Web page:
How to Adopt
The first step of your adoption journey is educating yourself about the process and options. The good news is that you have come to the right place for that. If you decide that adoption is in fact right for you, how you proceed will depend on which type of adoption you seek to pursue.
If you are looking for more information on how to decide which kind of adoption is for you, the Adoption Council of Ontario holds a monthly "How To Adopt Webinar". This webinar will provide an overview of private, public and international adoption processes in Ontario. As well, information will be provided on the homestudy and the education process necessary to become eligible to adopt in Ontario. A panel of adoptive parents will share their adoption stories from the decision to adopt to the placement of their child. Helpful tips and strategies to ease the adoption journey will also be discussed. If you are interested in attending, please check out the events page for an upcoming date.
What does “AdoptReady” mean?
To become certified AdoptReady in Ontario, a family must complete the government-mandated adoption homestudy and adoption training programs. Once that process is completed, the family can be connected with a child and the legal process of adoption can begin.
How Long Will it Take?
There are many variables that determine how long it will take to complete the adoption process. Some adoptions take much longer than others. Some of the factors affecting how long it will take include the type of adoption (public, private, international, or family), place of residence within the province, results of the homestudy, and local availability of adoption training.
In most case, it takes between six and twelve months to complete the homestudy and adoption training. Once this training is complete, a family is “AdoptReady.” Some families are then matched with a child almost immediately while others may wait months or years before a match is found.
Regardless of how long you may have been waiting, do not give up. Adoption is a lifelong journey. In time your child will come along and you will be glad you stuck it out.
What If I Already Know Which Child I Want to Adopt?
If the child you are interested in is a Crown Ward currently living in foster care, then the first thing you should do is contact the Children’s Aid Society that represents that child’s case. They will connect you with the child’s social worker and together you can take the first steps in the public adoption process.
If the child you would like to adopt is currently living with their birth parents, or if you know an expectant mother whose child you are hoping to adopt, you will still need to proceed through the private adoption system, including AdoptReady certification. Contact a adoption practitioner and let them know that you are coming to them pre-matched with a child.
How Much Will It Cost?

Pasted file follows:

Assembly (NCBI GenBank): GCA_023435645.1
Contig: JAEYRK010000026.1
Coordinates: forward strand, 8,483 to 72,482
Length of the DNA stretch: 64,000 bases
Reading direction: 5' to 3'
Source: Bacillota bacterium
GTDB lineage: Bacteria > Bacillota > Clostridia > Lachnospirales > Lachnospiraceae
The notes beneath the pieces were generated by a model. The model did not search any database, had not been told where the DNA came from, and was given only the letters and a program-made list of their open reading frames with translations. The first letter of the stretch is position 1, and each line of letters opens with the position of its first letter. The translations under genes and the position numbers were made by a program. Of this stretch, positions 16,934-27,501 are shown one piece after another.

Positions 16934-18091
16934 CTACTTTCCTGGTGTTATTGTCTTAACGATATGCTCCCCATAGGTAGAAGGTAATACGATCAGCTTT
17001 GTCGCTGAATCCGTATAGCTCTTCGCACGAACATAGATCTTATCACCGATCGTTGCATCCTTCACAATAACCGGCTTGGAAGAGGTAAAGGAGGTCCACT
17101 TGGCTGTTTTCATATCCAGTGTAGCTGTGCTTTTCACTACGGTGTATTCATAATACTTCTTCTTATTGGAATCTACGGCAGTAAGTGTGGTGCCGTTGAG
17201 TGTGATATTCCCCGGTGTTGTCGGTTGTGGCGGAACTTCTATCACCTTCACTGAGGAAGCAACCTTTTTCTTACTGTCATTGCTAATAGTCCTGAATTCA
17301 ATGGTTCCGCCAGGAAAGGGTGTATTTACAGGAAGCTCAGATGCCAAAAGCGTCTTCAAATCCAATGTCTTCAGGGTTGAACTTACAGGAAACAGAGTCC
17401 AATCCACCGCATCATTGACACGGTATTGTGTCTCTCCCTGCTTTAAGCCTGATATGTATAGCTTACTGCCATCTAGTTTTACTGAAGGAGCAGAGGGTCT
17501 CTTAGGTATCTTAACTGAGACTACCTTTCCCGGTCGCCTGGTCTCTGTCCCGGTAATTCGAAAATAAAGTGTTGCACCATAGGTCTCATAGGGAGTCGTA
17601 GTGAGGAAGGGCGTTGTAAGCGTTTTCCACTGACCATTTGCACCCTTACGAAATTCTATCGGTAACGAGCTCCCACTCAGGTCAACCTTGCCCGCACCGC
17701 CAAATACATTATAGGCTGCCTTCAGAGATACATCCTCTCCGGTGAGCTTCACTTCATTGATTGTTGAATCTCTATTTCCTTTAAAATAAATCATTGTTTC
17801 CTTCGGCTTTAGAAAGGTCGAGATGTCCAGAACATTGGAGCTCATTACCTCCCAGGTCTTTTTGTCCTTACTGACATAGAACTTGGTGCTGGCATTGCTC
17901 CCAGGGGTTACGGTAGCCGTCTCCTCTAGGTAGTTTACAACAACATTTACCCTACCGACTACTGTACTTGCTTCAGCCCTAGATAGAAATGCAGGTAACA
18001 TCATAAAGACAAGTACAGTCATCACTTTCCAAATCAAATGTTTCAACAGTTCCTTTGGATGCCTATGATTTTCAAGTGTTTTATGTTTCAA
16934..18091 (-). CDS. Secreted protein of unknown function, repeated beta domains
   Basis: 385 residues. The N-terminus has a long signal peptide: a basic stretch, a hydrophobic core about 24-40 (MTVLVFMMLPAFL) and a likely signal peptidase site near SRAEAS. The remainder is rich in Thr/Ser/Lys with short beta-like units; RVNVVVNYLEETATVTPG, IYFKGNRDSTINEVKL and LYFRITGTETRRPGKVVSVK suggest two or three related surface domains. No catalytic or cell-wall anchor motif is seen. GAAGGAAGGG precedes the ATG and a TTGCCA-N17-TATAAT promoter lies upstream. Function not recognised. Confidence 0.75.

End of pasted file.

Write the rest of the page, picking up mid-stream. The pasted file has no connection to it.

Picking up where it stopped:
There are no governmental fees in Ontario for adopting a child and it is illegal for birth parents to receive any direct or indirect remuneration.
In the case of public adoption, most or all services will be provided by the local Children’s Aid Society and thus be covered by public funds. The possible exception is some costs related to medical reports and possibly out of country police clearances.
Relative adoptions can generally be completed directly at the Family Court. A private adoption licencee or a family law lawyer may be involved to assist with completion of documents and these costs are billed to the adoptive family. In cases of a relative adoption, birth parent counseling may still be recommended.
When adopting through an independent agency or practitioner however, as in the case of private or international adoption, fees and expenses will be incurred by the adoptive family.
For private and international adoptions, the cost varies depending upon the licensee or agency used, the country from which you wish to adopt, and the amount of travel required. The total cost of international adoptions will generally be higher than that of private domestic adoptions due to travel expenses and other secondary fees. To better understand the fee structure and potential costs of a private or international adoption, prospective families should consult with a adoption professional.
As with raising biological children, traits like flexibility, patience, good problem-solving skills and a willingness to take advantage of local community resources are all critical to raising an adoptive child. Children do not need perfect parents, but they do need loving parents who are willing to meet the unique challenges of parenting and make a lifetime commitment to caring for and nurturing them.
It is important early in the adoption process to do some serious introspection about your reasons for adopting and your readiness to embark on the adoption journey. Acknowledge the special gifts and abilities you have to offer a child, but also examine yourself and your support network, explore your beliefs, attitudes, opinions, self-image, goals, achievements, and coping skills.